Canter Brown Jr., Ph.D.
Canter Brown has authored or co-authored a score of works touching upon Florida, the Southeast, and the South. Subjects have included the frontier, Florida Republican Party founder and governor Ossian B. Hart, African American officeholders in the post-Civil War era, the diversity of women's experiences in the South, Victorian-era author and editor Mary Edwards Bryan, the Florida Supreme Court, the Southern States Energy Board, religious history, and numerous other topics.
Publication of his biography of Gilded Age transportation and resort magnate Henry Plant is pending. With his colleague Larry E. Rivers of Florida A&M University, he presently in finalizing a biography of Florida native and African Methodist Episcopal Church bishop Abram Grant. Brown's work has earned local, state, regional, and national awards including the American Association for State and Local History Association's Certificate of Merit, the Florida Historical Society's Rembert W. Patrick and Harry T. and Harriette V. Moore Prizes, and the Southern Jewish Historical Society's B. H. Levy Award.
Brown received the degrees of bachelor of arts, doctor of philosophy, and juris doctor at Florida State University. He also studied at the University of Florida under Dr. Samuel Proctor, longtime editor of the Florida Historical Quarterly.
Joseph W. Dorsey, Ph.D.
Associate Dean for Academic Affairs, Patel College of Global Sustainability (PCGS) at the University of South Florida
Joseph W. Dorsey, Ph.D., is the Associate Dean for Academic Affairs in the Patel College of Global Sustainability (PCGS) at the University of South Florida, Tampa, PCGS Academic Capstone Director, and PCGS Concentration Director in Food Sustainability and Security. He holds a B.S. in Human Ecology from Howard University in Washington, D.C. with a major in Human Nutrition and Food and a Ph.D. in Natural Resources and Environment from the University of Michigan, Ann Arbor specializing in Environmental Policy and Behavior. At PCGS, Dr. Dorsey teaches the core courses, Concepts and Principles of Sustainability and Research Methods for Sustainability and the food concentration courses, Future of Food: Environment, Health and Policy and Sustainable Food Production. In addition, he has taught the graduate level course, Perspectives in Environmental Thought as an Adjunct Instructor in the Department of Geosciences. His research interests include dynamic systems modelling, restorative environmental justice, brownfield redevelopment; urban agriculture in developed and developing nations; sustainable food resource management strategies; and community economic empowerment initiatives. Dr. Dorsey has held faculty positions at Michigan State University, Miami University in Oxford, Ohio, and the University of South Florida – St. Petersburg. Prior to his doctoral career, he was a clinical nutritionist in Africa and the Caribbean, and a public health nutritionist in the United States.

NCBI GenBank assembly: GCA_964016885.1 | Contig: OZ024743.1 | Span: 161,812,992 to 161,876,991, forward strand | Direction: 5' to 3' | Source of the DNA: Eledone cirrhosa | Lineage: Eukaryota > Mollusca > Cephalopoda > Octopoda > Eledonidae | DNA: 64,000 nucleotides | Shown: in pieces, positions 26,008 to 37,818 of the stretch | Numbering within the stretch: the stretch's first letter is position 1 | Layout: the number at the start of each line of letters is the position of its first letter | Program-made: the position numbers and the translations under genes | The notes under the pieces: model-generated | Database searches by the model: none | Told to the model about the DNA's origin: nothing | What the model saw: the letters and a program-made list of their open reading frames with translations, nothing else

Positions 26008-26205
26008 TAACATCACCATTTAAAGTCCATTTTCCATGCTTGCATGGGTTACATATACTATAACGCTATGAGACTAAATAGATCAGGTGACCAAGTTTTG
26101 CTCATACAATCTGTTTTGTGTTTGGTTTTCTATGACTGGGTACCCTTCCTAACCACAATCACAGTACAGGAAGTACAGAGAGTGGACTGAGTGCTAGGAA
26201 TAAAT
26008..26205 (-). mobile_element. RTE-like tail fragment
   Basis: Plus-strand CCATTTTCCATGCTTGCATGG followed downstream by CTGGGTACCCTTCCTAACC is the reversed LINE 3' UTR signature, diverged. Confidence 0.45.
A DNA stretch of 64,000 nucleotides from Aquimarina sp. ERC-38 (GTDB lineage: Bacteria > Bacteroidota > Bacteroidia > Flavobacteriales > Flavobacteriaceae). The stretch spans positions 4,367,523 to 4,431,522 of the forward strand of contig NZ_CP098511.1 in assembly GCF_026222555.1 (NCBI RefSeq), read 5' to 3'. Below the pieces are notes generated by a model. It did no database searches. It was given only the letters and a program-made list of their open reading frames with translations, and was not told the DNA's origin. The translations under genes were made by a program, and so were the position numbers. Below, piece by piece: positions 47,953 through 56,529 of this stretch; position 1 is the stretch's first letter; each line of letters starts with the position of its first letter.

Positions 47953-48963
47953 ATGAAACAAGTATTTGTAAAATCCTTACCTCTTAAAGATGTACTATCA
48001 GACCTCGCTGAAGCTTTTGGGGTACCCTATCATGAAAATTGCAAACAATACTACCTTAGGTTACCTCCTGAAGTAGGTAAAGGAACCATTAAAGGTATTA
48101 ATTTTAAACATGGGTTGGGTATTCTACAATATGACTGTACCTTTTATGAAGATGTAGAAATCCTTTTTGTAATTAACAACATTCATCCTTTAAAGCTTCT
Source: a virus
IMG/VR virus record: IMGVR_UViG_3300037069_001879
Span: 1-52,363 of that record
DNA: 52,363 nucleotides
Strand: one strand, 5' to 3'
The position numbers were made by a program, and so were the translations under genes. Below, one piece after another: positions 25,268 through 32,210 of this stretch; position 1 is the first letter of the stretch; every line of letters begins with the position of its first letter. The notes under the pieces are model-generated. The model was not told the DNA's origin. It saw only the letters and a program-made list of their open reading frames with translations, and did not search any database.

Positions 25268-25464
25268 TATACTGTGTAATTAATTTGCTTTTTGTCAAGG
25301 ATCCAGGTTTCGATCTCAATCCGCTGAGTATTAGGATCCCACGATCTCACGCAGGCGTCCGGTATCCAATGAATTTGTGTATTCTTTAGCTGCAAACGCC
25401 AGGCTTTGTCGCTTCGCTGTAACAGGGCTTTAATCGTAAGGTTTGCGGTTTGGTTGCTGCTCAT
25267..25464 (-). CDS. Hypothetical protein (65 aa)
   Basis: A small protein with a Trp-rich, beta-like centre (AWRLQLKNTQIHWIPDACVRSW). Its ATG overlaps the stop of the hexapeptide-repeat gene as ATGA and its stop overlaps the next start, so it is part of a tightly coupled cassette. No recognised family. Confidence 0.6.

Beverly Daniel Tatum, Ph.D.
Psychologist, Administrator and Educator, President Emerita, Spellman College
Dr. Beverly Daniel Tatum, president emerita of Spelman College, is a clinical psychologist widely known for both her expertise on race relations and as a thought leader in higher education. Her thirteen years as the president of Spelman College (2002-2015) were marked by innovation and growth and her visionary leadership was recognized in 2013 with the Carnegie Academic Leadership Award. The author of several books including the best-selling “Why Are All the Black Kids Sitting Together in the Cafeteria?”and Other Conversations About Race (now in a new 2017 20th anniversary edition) and Can We Talk About Race? and Other Conversations in an Era of School Resegregation (2007), Tatum is a sought-after speaker on the topics of racial identity development, race and education, strategies for creating inclusive campus environments, and higher education leadership.
In 2005 Dr. Tatum was awarded the prestigious Brock International Prize in Education for her innovative leadership in the field. A Fellow of the American Psychological Association, she was the 2014 recipient of the APA Award for Outstanding Lifetime Contributions to Psychology.
A civic leader in the Atlanta community, Dr. Tatum is engaged in educational initiatives designed to expand educational opportunity for underserved students and their families. In Atlanta she serves on the governing boards of the Westside Future Fund, Achieve Atlanta, Morehouse College, the Tull Charitable Foundation and the Georgia Power Company. She is also on the boards of Smith College. TIAA Charitable, and the Educational Testing Service.
She holds a B.A. degree in psychology from Wesleyan University, and M.A. and Ph.D. in clinical psychology from the University of Michigan as well as an M.A. in Religious Studies from Hartford Seminary. Over the course of her career, she has served as a faculty member at the University of California, Santa Barbara, Westfield State University, and Mount Holyoke College. Prior to her 2002 appointment as president of Spelman, she served as dean and acting president at Mount Holyoke College. In Spring 2017 she was the Mimi and Peter E. Haas Distinguished Visitor at Stanford University. She is married to Dr. Travis Tatum; they are the parents of two adult sons.